In his book The Personal MBA: Master the Art of Business, the author Josh Kaufman recommends isolating two to five critical indicators, or what he calls Key Performance Indicators (KPI). These numbers should measure throughput and of a given system. The goal in identifying and following these critical numbers is to improve the system under investigation. At a high level, our system under investigation is the software testing process. The throughput could be seen as the quality of the software based on the requirements of the application.
I recommend taking a reverse approach to measuring software quality. Since software bugs are based on features which do not work as prescribed we may understand the lower the “throughput” the better the system works which is under investigation.
Critical numbers are, just what the name implies, “critical”. Identifying, quantifying and reporting against too many issues results in burying the stakeholders in reports they will not read. If reports are not read, the whole exercise is of little use. Experiment to discover which numbers support your enterprise’s core values.
The following example, assumes the business places a high regard on offering a trusted enduser experience. Following the scenario detailed in Part Four, I have identified three Key Performance Indicators reporting issues discovered during testing and after deployment.
These critical numbers contain three elements. These are use cases, bugs found before deployment and bugs found after deployment. Here is how I connect these elements to create my reports:
- Relate Issues to use cases (This addresses the question if more use cases lead to more production bugs.)
- Relate the amount of production bugs to the week in which they were found. (This reports how long it took to stabilize the production system. The longer it takes to stabilize a system the lower the customer satisfaction.)
- Relate the total number of production bugs from the current release to earlier releases. (The raw number of bugs that “slipped through the cracks” compares the effectiveness of one test plan to the other, enabling better planning.)
The first report details the ratio of issues to use cases. I use ratio instead of percentage, because comparing these numbers helps me discover how many use cases the team can efficiently manage in the time allotted. Making the assumption that n amount of use cases are too many to test in the six weeks has no meaning, until I have the numbers to back up the statement.
The following example offers these interesting insights:
- Test Round A – two new persons joined the development team and the error ratio was higher then when compared to other rounds with a similar amount of use cases. (Comparing Test Rounds B and D to A, the impact of these new team members becomes obvious.)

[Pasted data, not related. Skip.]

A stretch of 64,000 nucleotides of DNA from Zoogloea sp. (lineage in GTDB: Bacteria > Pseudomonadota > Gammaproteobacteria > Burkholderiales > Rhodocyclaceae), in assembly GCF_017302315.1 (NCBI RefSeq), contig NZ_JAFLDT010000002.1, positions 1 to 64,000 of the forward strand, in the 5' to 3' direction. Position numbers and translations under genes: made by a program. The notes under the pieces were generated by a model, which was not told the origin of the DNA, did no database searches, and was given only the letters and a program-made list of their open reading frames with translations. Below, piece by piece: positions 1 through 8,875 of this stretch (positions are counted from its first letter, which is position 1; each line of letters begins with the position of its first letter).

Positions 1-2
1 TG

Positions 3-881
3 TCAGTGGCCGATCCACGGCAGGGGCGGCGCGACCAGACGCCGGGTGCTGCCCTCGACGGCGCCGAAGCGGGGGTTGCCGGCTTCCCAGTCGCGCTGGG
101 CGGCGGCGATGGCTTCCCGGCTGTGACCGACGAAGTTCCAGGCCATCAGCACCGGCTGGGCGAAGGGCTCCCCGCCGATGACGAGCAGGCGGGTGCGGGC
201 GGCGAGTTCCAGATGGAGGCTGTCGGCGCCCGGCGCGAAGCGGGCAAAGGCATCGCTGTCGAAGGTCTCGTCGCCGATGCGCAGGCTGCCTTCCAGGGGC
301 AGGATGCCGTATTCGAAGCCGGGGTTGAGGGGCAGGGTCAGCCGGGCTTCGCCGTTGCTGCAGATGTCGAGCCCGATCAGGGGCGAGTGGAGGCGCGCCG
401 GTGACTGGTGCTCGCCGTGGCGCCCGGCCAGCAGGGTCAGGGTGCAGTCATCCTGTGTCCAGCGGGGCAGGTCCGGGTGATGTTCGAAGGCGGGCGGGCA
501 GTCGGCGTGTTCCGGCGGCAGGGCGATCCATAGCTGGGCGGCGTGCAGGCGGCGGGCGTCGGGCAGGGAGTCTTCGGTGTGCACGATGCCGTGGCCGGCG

- Test Round C demonstrates the impact of adding more test cases to the release. Fifty-six use cases resulted in the discovery of 301 errors. (Compare the amount of use cases from Test Round A, B and D to Test Round C.)
|Line Item||Test Round A||Test Round B||Test Round C||Test Rond D|
The second report shows the sum of bugs discovered for the first six weeks after deployment. In this example each Friday the production bugs for that week are added to the report. The following are some initial impressions:
- The quality assurance team did a excellent job at identifying bugs caused by adding two new developers. (Compare Test Round A to the other rounds.)
- For Test Round A and B it took four weeks to stabilize the system. However, it took five weeks to stabilize the system for Test Rounds C and D. A closer look should be taken by discovering the differences between Test Rounds A and B with C and D.
|End of Week||Test Round A||Test Round B||Test Round C||Test Round D|
The final report in our example represents the total number of bugs found in production during the first six weeks after deployment. The following are some observations:
- The jump in production bugs for Test Round C could be due to the increase of use cases requiring testing. Since each cycle is fixed at six weeks and the amount of use cases which may be included in a round is not, it is entirely possible 301 use cases are too many to test given the fixed time table. Further data is required to form a conclusion, however the quality assurance manager should keep a close eye on this number in the future.
- Since Test Round D had around the same use cases as Test Rounds A and B, there is apparently an issue somewhere in the test process or the specific test plan for Test Round D.
- Discovering the differences between Test Rounds A and B with D is mission critical and requires a corrective action plan.
- The enterprise must decide if an average of 18 production bugs after each release reflects the company’s values.
|Test Rounds||Pre Deploy||Post Deploy||Ratio||Percentage|
|Test Round A||138||17||8.12||12.32%|
|Test Round B||147||19||7.74||12.93%|
|Test Round C||301||54||5.57||17.94%|
|Test Round D||155||50||3.10||32.26%|
Click her for Part Six – Discovering What Went Wrong